Pommes de Terre Anna are thinly sliced potatoes baked in butter in a casserole and the potato dish with an indiscreet the past. The dish was created by Adolphe Dugléré a pupil of the famous Antonin and the Chef de Cuisine at the Café Anglais in the middle of the 19th Century.  An important customer was Anna Deslions, who entertained her wealthy customers in one of the decorated and comfortable upstairs rooms of the restaurant.  Anna Deslions was one of Paris’s most famous courtesans.     

From the early part of the 19th Century through the early 20th Century discreet private rooms were available for secret meetings of all types; they were an important part of the better restaurants’ business. 
   
Goat Cheese with Bitter Orange Marmalade

Riz de Veau Sauce Bigarade – Veal sweetbreads served with a bigarade sauce.
  
Rôti de Veau Sauce Bigarade – Roast veal served with a Sauce Bigarade.

Suprême de Pintadeau Sauce Bigarade aux Fraises -Breast of Guinea hen served with a Sauce Bigarade and  strawberries,
      
Duck leg with orange sauce.
www.flickr.com/photos/avlxyz/2970777195/
  
When I visited Seville
   
I visited Seville, Spain, at the height of the orange season and much of the town has Seville orange trees as decoration.   The trees were heavy with ripe fruit; however, not surprisingly, no one takes the fruit, not only because it is prohibited, but because they are too bitter. Only someone making a bigarade sauce or marmalade at home might be tempted to break the law and steal oranges.
      
 Plaza de Naranjas
The Seville orange tree courtyard in the Seville Cathedral, Spain.
The Catedral de Santa María de la Sede.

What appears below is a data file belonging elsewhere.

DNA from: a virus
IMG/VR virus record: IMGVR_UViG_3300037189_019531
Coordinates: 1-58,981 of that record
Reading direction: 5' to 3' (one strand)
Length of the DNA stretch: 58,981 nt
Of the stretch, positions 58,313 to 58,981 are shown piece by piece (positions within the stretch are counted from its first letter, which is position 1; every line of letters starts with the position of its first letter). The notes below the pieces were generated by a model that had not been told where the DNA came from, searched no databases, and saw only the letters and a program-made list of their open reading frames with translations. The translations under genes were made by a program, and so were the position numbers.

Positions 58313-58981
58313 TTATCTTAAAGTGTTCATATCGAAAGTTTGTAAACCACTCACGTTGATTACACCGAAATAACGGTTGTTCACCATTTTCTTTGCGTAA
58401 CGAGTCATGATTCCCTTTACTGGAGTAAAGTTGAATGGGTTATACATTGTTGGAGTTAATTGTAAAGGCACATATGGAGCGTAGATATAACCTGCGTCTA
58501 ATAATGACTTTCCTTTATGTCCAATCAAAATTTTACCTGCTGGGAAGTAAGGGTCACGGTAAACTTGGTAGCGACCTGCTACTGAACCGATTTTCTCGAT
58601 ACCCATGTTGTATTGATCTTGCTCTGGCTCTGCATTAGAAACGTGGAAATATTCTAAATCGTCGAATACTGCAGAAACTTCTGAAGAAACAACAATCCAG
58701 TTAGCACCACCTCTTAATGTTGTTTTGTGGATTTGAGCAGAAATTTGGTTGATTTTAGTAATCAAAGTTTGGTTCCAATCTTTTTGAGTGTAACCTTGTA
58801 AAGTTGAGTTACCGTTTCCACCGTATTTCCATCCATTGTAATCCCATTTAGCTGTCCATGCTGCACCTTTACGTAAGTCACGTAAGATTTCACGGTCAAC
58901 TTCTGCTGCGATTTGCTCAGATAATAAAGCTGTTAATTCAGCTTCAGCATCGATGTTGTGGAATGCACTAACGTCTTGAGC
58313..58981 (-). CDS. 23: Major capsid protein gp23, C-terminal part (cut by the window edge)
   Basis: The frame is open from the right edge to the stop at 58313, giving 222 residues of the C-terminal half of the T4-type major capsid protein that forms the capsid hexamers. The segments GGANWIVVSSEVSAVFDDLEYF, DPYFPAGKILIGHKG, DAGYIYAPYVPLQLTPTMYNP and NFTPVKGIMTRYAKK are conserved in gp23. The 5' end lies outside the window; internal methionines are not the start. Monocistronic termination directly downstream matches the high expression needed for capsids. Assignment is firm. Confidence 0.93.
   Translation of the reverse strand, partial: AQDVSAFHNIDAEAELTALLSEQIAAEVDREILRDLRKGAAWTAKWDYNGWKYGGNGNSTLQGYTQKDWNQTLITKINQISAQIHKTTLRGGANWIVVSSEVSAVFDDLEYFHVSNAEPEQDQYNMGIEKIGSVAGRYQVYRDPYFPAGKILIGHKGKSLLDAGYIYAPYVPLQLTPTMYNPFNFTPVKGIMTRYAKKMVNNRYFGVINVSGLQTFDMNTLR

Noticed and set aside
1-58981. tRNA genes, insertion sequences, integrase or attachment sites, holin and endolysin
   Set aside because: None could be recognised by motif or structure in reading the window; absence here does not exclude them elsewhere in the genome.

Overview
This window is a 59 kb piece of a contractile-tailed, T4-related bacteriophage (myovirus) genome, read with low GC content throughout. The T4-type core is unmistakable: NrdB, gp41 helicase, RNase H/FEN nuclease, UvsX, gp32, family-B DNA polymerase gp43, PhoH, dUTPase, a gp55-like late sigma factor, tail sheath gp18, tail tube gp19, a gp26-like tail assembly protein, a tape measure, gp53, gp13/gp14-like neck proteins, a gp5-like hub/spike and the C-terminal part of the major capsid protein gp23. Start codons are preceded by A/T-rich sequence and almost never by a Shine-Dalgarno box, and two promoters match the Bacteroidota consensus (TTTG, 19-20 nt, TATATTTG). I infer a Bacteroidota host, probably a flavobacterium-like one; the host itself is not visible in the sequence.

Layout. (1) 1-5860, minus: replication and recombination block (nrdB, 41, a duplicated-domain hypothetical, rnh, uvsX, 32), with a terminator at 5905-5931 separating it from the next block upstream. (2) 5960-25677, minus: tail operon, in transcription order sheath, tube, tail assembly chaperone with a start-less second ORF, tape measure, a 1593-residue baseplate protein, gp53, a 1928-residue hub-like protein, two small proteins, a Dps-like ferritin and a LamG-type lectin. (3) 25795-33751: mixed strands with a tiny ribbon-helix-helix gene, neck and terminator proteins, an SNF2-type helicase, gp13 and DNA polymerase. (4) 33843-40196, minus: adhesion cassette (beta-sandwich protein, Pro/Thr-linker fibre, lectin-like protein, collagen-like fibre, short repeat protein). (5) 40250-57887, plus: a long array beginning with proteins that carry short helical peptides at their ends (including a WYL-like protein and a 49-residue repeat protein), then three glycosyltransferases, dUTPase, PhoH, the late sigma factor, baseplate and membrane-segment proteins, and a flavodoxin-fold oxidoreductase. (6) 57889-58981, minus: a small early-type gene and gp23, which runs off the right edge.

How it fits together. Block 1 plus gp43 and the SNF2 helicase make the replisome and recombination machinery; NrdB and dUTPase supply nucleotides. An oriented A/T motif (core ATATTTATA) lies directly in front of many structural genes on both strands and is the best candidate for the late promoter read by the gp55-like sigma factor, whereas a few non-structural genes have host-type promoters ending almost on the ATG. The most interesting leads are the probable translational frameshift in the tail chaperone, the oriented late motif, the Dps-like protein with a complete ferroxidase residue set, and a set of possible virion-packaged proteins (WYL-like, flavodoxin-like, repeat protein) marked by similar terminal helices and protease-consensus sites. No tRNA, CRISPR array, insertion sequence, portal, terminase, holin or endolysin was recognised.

Picture courtesy of Larry Wentzel
https://www.flickr.com/photos/wentzelepsy/3278509903/
 
Dundee marmalade.
         
The Seville orange makes the best orange marmalade with the most famous being Dundee Marmalade. How the Seville orange arrived in Dundee, Scotland is much disputed. What is not disputed is the fact that Dundee has been producing excellent orange marmalade for over 200 years.                  
       
There are other oranges amère, bitter oranges, available in French markets, and each has its own group of aficionados and particular uses.  Among the other well-known bitter oranges are:

Other bitter oranges.

The Bergamot Orange

The Bergamot Orange is a sub-species of the Seville/Bigarade orange and is famous for its scent, not its juice. The Bergamot orange is the scent behind Earl Grey tea and the Bergamot orange’s zest, very rarely will the Bergamot Orange be in the French kitchen, and then it used for its zest, its aroma.  The oils in the skin of the Bergamot orange are also used for essential oils in aromatherapy and in skin creams.
   
The Bergamot Orange.
Photograph courtesy of BGN100
  
The Maltese blood orange
                          
The Orange Maltaise or Maltaise Sanguine, the Maltese blood orange, was the orange behind the original Sauce Maltaise.  Sauce Maltaise is Sauce Hollandaise with the juice, and the zest of the Maltese blood orange added. Today when Sauce Maltaise is on the menu, the Seville orange will usually have replaced the Maltese orange.
                  
Oranges originated in the area of today’s China and Vietnam, and there are now hundreds, if not thousands, of varieties and crosses that have developed in tens of countries. Where the Seville orange developed is disputed, but as they grew very well in the region of Seville, Spain, that is now their most popular name.
  
The Maltese Blood Oranges.
 
-----------------------------------
 
Bryan G. Newman

Behind the French Menu
Copyright 2010, 2014, 2017, 2019.

For information on the unpublished book behind this blog write to Bryan Newman
at
behindthefrenchmenu@gmail.com